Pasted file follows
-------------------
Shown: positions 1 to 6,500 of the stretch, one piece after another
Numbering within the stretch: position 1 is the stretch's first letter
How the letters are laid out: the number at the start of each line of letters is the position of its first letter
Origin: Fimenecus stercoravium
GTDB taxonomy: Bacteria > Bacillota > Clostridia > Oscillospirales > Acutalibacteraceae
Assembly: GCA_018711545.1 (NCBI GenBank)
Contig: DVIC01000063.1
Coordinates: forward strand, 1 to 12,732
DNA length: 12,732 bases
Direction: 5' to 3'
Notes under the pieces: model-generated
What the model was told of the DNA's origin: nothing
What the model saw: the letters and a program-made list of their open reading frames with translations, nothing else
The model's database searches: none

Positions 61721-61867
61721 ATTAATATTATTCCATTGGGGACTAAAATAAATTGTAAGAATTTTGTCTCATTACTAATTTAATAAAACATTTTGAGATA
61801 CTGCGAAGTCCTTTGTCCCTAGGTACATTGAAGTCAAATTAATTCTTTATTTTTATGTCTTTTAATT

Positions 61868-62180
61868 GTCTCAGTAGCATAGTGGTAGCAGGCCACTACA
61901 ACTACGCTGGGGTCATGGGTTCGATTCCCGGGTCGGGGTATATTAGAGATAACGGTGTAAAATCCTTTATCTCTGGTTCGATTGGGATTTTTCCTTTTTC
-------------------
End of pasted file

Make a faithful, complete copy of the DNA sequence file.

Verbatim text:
Shown: positions 1 to 6,500 of the stretch, one piece after another
Numbering within the stretch: position 1 is the stretch's first letter
How the letters are laid out: the number at the start of each line of letters is the position of its first letter
Origin: Fimenecus stercoravium
GTDB taxonomy: Bacteria > Bacillota > Clostridia > Oscillospirales > Acutalibacteraceae
Assembly: GCA_018711545.1 (NCBI GenBank)
Contig: DVIC01000063.1
Coordinates: forward strand, 1 to 12,732
DNA length: 12,732 bases
Direction: 5' to 3'
Notes under the pieces: model-generated
What the model was told of the DNA's origin: nothing
What the model saw: the letters and a program-made list of their open reading frames with translations, nothing else
The model's database searches: none

Positions 61721-61867
61721 ATTAATATTATTCCATTGGGGACTAAAATAAATTGTAAGAATTTTGTCTCATTACTAATTTAATAAAACATTTTGAGATA
61801 CTGCGAAGTCCTTTGTCCCTAGGTACATTGAAGTCAAATTAATTCTTTATTTTTATGTCTTTTAATT

Positions 61868-62180
61868 GTCTCAGTAGCATAGTGGTAGCAGGCCACTACA
61901 ACTACGCTGGGGTCATGGGTTCGATTCCCGGGTCGGGGTATATTAGAGATAACGGTGTAAAATCCTTTATCTCTGGTTCGATTGGGATTTTTCCTTTTTC